Where to start? You have an idea or design in your head, or mapped out and a sample staring you in the face, but where to go from here? And what about next season’s range?
Should you start that as well or be thinking about your first range?
So many questions it can be confusing and time stressful to fit everything in. So I’m going to go through each stage of what it takes to get from idea to manufacturing, feel free to dip in at any point that you are along the time line.
I will do an example if you were making it all yourself, obviously this would be different if you were getting the samples and production outsourced by a lingerie manufacturer.
The design - have you finalised your design? Including fabrics and the sizes you are going to be covered.
When do you plan to launch? This is important to know - it may get put back, as things often take longer than you would like, especially in the start, but if you can begin to work towards a date, it’ll be easier for your next collection and you can then work backwards, deciding when you need to get things done by.
Sample sheet/style progress sheet: I think this is great place to get everything down in one place. How often are you flipping through a notebook looking for information on your designs, by separating each design onto it’s own page, you begin to jot down notes, on fabrics, trims, styles, and what you else you need. I would then duplicate this when you have all the correct information.
4. If you’re doing the sewing yourself then you don’t need to get a technical drawing done as it’s only you that needs to understand how you’re sewing it up. So next you need to think about Patterns, are you going to outsource these or are you going to do them yourself.
5. Fabrics: Have you ordered any for sampling? If you are ordering online have you asked about how much they have? I’ve have fallen victim before to ordering 1 meter of fabric loving it , getting all my samples signed off, only then to discover that the fabric isn’t available anymore. You can either buy more than your sampling if you know that, that’s definitely the fabric you want. If you’re dealing with fabric manufacturers then they should be able to knit you more but there will be a minimum, if you’re buying online then check the quantity. This is where knowing your launch date is important because you know exactly when you need to have the fabrics by.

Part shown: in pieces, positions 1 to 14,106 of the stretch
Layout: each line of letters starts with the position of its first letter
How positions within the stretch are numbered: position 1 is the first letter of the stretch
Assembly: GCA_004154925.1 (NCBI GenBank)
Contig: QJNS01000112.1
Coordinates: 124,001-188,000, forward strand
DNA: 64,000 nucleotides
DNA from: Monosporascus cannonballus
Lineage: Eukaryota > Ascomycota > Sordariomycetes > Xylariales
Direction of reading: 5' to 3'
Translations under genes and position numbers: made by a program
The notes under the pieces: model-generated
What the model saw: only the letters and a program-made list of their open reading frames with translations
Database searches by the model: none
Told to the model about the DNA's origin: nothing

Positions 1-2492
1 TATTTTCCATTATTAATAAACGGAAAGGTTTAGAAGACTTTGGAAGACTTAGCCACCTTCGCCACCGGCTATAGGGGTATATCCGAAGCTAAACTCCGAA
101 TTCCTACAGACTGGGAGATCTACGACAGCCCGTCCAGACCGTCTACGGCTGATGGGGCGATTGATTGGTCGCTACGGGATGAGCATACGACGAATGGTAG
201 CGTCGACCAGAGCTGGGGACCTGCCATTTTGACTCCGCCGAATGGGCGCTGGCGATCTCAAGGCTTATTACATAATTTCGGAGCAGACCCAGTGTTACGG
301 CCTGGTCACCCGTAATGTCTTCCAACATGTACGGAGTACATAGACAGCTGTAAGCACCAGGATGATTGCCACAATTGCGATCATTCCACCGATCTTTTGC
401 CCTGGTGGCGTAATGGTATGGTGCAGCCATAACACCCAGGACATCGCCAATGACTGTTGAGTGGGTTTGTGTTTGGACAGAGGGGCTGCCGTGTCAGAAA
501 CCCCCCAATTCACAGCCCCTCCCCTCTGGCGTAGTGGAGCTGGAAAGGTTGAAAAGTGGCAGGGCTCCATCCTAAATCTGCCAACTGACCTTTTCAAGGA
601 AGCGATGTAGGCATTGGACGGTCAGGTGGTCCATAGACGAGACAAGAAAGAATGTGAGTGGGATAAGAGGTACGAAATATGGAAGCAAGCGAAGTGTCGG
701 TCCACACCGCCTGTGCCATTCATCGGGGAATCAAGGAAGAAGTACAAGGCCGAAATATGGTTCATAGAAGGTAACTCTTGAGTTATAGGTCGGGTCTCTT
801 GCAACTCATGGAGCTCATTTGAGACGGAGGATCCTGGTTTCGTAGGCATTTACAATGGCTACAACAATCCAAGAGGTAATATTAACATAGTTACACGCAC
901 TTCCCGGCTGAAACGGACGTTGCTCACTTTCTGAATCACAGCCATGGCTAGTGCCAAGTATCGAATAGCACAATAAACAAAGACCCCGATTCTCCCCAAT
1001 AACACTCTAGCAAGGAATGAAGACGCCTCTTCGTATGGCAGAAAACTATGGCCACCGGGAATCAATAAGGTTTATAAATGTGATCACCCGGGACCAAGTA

6. Trims: Basically the same as fabrics, though harder in some aspects as you need to make sure you have everything: elastics, (maybe more than one style), rings and slides, hook and eyes, and strapping.
7. Are you planning on dying everything, or buying black, white or notions already dyed?
8. Right sample time: if you’re making it then you should have your fabric sampling, you don’t need to make your sample in the correct fabric to start with if you want to see if you’re pattern works. However I recommend making it in the correct fabric and trims for your fit first, as you get more efficient with this, by all means pick similar stretch fabrics. This is the joy of designing lingerie rather than outer wear, you’re not having to outlay loads of money for meters of fabrics.
9. Fitting: Time to fit the lingerie - don’t be dismayed if it doesn’t fit at this stage the way you want . Expect one-to-two fitting sessions at least, but if you’re getting to your fourth fit and don’t seem any more forward, start to question your design or fabric choice. Unless it’s a tricky design fitting for the larger cup market or something you have your heart set on, it may kill your soul with the constant fits.
10. Seal: This is your final garment with everything correct, how it will fit, the correct fabrics and trims, this will be the sample you refer to when you need to know what is stitched where and how. (any extra fits are put after this as you may not need this column.
11. Specification sheet : This is the sheet with all the measurements you need to make your lingerie in different sizes, it’s also so when you make your lingerie you can check against it to make sure it all measures correctly. Decide whether you’re going to do this yourself outsource it.
12. Grade your pattern: If you’ve got your designed all signed off, then it’s time to grade the pattern to all your sizes. Having the spec sheet done, you will be able to see how much each part of the pattern needs grading by. Again you need to make the choice whether you are going to outsource this or do it yourself.
13. All done !! Now it’s time to cut your production and start to get it made.